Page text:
Getting the Name of a C# Component.

Today I had the need to address a C# Component I wrote and that is part of a larger C# UserControl by name (so by a String). I know there are other ways to address components but for some reason I will not explain in this blog post I needed this feature.

The main problem is that Components do not have a Name property although in the Visual Studio Property Inspector components do show a ‘(Name)’ property containing the value I was after.

I started searching the internet but without luck. Plenty of solutions for Controls but none for Components except for the obvious ‘why do need this anyway’ type of non-solutions and a fair number of unanswered questions.

Some months ago I already solved a minor piece of the puzzle by finding a way to get the Component’s Name at Design Time.

A simple ToString() and some string cutting was enough to get the value of the myserious ‘(Name)’ property. This with one limitation, the Component should not have it’s own ToString() method overriding the default one.  The following code does the trick:

   1: /// <summary>

   2: /// GetName() only works at Design Time.

   3: /// </summary>

   4: /// <returns>The Name of the Component as shown in the Designer</returns>

   5: public string GetName()

   6: {

   7:     int split = ToString().IndexOf(' ');

   8:     return ToString().Substring(0, split);

   9: }

However nice this works on Design-Time, on Run-Time this code fails completely as the ToString() is empty or at best contains the class name of the Component.

So how do we get this Design-Time value available at Run-Time? The answer was a specially defined property that behaves differently at Design and Run-Time.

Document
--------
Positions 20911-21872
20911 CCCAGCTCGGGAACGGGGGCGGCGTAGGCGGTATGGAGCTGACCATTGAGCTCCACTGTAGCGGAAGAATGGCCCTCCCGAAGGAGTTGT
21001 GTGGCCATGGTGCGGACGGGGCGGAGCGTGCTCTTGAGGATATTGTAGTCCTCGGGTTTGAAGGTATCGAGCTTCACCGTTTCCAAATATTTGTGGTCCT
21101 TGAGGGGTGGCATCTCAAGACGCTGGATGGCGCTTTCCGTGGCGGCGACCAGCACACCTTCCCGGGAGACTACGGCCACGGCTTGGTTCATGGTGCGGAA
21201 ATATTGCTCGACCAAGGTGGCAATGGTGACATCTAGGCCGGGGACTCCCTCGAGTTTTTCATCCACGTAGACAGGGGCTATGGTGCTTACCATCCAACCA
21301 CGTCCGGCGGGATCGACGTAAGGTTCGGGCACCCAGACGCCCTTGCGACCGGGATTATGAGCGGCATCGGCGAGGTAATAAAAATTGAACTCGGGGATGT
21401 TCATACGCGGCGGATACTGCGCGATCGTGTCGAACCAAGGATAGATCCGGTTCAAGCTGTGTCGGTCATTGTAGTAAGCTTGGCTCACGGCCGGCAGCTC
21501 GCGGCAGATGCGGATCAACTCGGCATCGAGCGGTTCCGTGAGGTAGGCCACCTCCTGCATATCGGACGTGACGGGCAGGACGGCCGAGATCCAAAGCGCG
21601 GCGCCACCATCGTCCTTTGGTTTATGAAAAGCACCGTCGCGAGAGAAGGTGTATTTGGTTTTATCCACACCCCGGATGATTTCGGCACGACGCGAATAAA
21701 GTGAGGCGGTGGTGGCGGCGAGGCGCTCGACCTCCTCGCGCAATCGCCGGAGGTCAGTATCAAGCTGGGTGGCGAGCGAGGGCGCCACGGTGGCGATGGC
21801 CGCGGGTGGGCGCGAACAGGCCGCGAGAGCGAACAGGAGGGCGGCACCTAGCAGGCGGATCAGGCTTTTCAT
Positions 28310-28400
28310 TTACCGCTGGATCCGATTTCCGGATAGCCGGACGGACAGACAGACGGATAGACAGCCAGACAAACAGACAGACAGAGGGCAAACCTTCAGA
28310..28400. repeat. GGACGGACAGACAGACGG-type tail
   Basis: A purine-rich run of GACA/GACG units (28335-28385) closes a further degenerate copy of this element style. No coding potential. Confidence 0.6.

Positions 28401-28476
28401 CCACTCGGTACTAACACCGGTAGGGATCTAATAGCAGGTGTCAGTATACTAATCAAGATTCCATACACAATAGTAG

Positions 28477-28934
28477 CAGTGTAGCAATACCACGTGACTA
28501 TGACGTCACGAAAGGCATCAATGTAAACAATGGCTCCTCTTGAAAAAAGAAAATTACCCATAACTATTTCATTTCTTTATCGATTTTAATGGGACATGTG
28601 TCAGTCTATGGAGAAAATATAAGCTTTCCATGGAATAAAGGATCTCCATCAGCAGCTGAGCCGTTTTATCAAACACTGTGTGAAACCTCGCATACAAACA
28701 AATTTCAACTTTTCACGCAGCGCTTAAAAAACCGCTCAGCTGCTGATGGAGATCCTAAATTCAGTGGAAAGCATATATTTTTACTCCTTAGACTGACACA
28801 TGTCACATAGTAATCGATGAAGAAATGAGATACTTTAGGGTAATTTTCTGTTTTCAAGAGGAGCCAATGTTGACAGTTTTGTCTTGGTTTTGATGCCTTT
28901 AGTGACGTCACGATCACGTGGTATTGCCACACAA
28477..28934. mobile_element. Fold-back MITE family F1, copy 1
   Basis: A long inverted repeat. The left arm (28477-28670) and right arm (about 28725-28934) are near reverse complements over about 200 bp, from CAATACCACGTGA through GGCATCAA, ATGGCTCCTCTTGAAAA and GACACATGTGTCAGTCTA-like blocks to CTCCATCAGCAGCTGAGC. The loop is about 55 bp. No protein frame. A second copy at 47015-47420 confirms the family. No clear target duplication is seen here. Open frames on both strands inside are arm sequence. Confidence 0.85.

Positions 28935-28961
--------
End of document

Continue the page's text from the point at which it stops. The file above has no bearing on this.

1: [DesignerSerializationVisibility(DesignerSerializationVisibility.Visible)]

   2: [Browsable(false)]

   3: public String ColumnName

   4: {

   5:     get

   6:     {

   7:         //If at designTime we store GetName into fColumnName.

   8:         if (ToString().IndexOf(' ') != -1)

   9:         {

  10:             fColumnName = GetName();

  11:         }

  12:         return fColumnName;

  13:     }

  14:     set

  15:     {

  16:         //If at designTime we store fColumnName and ignore value.

  17:         if (ToString().IndexOf(' ') != -1)

  18:         {

  19:             fColumnName = GetName();

  20:         }

  21:         else

  22:         {

  23:             fColumnName = value;

  24:         }

  25:     }

  26: }

  27: private String fColumnName;

 

Above code will use part of the GetName() method’s code to distinguish between Design-Time (ToString()’s value is a combination of Design-Time name and ClassName separated by a space) and Run-Time where ToString() is just the ClassName.

The getter and setters work differently at Design-Time and Run-Time.

Both getter and setter set the private storage field ‘fColumnName’ at Design-Time with the value returned by GetName() and the getter off-course returns this value. So on Design-Time the setter totally ignores the ‘value’ parameter passed.

On Run-Time the getter does return the private storage field and the setter does set it with value as a normal property would do.

Finally, the attributes of the property make sure it is not visible in the property inspector but will be saved into the *.designer.cs file properly. I experimented with the ReadOnly attribute too but that only leads to the form designer not saving the property into the *.designer.cs file. If you remove the ‘Browsable’ attribute or set it to true you can see the ColumnName property at Design-Time.

Basically what happens is that the Design-Time value end up in the private storage field of a property that is saved into the *.designer.cs file. At Run-Time GetName() is totally ignored and the value retrieved from the *.designer.cs file is used as if it where a normal property.

The result is a property that changes nicely when a Component is renamed and cannot be edited at Design-Time but is serialized into the *.designer.cs file as it should.

Note: the code presented in this blog post only works on Components you write yourself and frees you from maintaining a separate Name property that has no actual link to the Components Design-Time name nor will be adjusted when renaming the Component.

Maybe someone can bolt it on with an extension method.

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